Action from a Distance

There are currently barriers to such an approach. Some of these are centred around technical challenges or issues to do with implementation. For instance, there needs to be closer integration of radiology data into the EMR/EDW, with the results of Cleerly’s quantification being not only collected in the radiologist’s report, but also imported into a structured data field within the EMR/EDW. For EMR/EDW vendors to focus on such a feature there needs to be demand from customers, and cardiac plaque scores to be collected widely enough to be worth the developmental cost. The lack of established cardiac screening programmes makes this even more challenging. The same is true for the risk stratification specialists, which will only start considering scores from the likes of Cleerly when they are proven enough to have meaningful impact. Although, of course, having an impact is one of the factors that will drive adoption.

Other factors are financial. In the key US market, without adoption of value-based care payment models, providers could face lost revenue if such tools reduce volumes of lucrative interventional procedures. These value-based care payments are increasing in prevalence, accounting for 41% share in 2020, up from just 23% in 2015, but there is still some way to go. Cleerly may also argue that such adoption of its tool could offset loss of revenue from valuable interventions and prescriptions for providers. It could, for instance, highlight that its tool may identify greater numbers of patients that require lower cost treatments, as well as some that may still benefit from surgical or pharmaceutical intervention. Cleerly might also explain that many lucrative procedures would ultimately be delayed rather than completely averted.

Benefit and Burden

These, however, are questions for the future. In the near term there is clearly enough value for providers to consider the adoption of the company’s solutions, this will be especially true if its solution receives reimbursement. For investors, this clinical value is a good indicator of an AI vendor that is worth funding. This, in combination with other longer-term opportunities such as adoption in a comprehensive population health management programme, and the vendor’s involvement in large-scale international, long-term clinical studies of cardiovascular disease mean the vendor is ensuring it harbours significant revenue-generating potential in the future.

There are challenges. Both from within, if it fails to maintain its pace of development, for example, and externally. These outward challenges include increased competition with comparable solutions from the burgeoning range of AI specialists focused on heart health such as HeartFlow, Keya Medical, Artrya, and Caristo Diagnostics, as well as the barriers that, at present, prevent Cleerly’s tool maximising its utility in population health management deployments. Another, more nuanced concern is related to the valuation of the company conferred on it by such an enormous funding round. HeartFlow failed in its attempt to list publicly, in part because of disagreements over the company’s true worth. Securing such sizable funding could be necessary for Cleerly to grow, while other factors such as the extensive international clinical study Cleerly is funding could prove to be a veritable goldmine in years to come, but in the near to mid-term, when revenues and especially profits will be slender, such significant funding at such an early stage could quickly become a burden.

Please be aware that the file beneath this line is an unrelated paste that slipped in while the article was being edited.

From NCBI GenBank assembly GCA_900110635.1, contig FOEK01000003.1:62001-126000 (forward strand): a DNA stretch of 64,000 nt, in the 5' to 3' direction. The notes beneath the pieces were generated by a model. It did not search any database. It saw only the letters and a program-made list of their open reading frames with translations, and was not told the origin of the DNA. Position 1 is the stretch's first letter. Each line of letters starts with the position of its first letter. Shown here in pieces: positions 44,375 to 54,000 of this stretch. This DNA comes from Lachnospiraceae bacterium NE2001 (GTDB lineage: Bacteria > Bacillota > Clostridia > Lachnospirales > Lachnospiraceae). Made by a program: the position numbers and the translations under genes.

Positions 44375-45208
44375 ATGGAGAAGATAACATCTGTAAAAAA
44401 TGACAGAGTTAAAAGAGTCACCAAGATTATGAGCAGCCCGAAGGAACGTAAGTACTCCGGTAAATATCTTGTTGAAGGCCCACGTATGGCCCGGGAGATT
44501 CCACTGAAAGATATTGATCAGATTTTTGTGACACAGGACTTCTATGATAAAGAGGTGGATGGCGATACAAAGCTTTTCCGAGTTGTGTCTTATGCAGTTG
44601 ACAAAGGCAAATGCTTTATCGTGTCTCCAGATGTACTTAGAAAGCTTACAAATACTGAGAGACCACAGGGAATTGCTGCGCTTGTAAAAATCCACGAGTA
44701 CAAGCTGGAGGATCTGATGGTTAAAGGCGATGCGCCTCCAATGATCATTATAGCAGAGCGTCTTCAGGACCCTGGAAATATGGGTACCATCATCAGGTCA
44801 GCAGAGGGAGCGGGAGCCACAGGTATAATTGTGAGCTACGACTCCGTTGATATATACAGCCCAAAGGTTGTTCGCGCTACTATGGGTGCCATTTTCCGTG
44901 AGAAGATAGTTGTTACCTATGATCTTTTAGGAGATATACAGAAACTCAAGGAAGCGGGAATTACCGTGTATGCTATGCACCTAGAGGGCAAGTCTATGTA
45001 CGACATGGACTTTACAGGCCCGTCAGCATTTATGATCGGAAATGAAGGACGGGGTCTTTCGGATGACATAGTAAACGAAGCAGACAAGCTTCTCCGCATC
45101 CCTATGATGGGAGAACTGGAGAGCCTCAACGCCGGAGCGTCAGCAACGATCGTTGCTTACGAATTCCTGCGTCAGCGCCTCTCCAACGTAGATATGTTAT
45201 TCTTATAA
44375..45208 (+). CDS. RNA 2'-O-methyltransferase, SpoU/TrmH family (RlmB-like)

Cleerly’s ascent has been remarkable. The speed at which it has travelled from an unknown developer in stealth-mode to join the ranks of the best-funded AI companies in the industry has been unprecedented. That makes sense if the vendor one day can, as it hopes, make heart attacks a thing of the past. Until then, it highlights what more the vendor has to prove.

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Signify Premium Insight: Canadian Firm Pockets Cash to Give Patients Their Images

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Last month PocketHealth raised US$16m in a Series A funding round that will be used to increase the medical imaging sharing specialist’s presence in the US. The start-up is focused on developing tools that integrate with EHRs in a bid to make it easier for patients to access and understand their medical images and radiology reports.

The tool, which is available for a yearly $49 subscription fee, enables patients to download, share and transport their medical images. This allows access to their images as well as the ability to share images with other physicians and providers, via PocketHealth itself, or via fax or CD.

PocketHealth says it will use the funding to hire more staff and build more clinical partnerships in Canada, its domestic market, and the US.

The Signify View

When it comes to stakeholders in healthcare, patients have, sometimes literally, more skin in the game than anyone else. It is, therefore, a natural assumption that these patients should want to be as involved as possible in their care. This is one of the fundamental tenets upon which PocketHealth’s plans are based.

PocketHealth indulges this sensibility, banking on the belief that patients will want to feel a sense of ownership over their own medical images, that they should want to be able to look at these images themselves, easily share them with whomever they wish, and even scrutinise their radiology reports using the company’s simple language glossary. Should patients seek such accessibility, some of the Canadian company’s tools could prove attractive. The appetite for outpatient imaging is growing, particularly in the US. PocketHealth’s software will make it easy for patients to be more flexible with their care and take advantage of this growing range of providers available to them.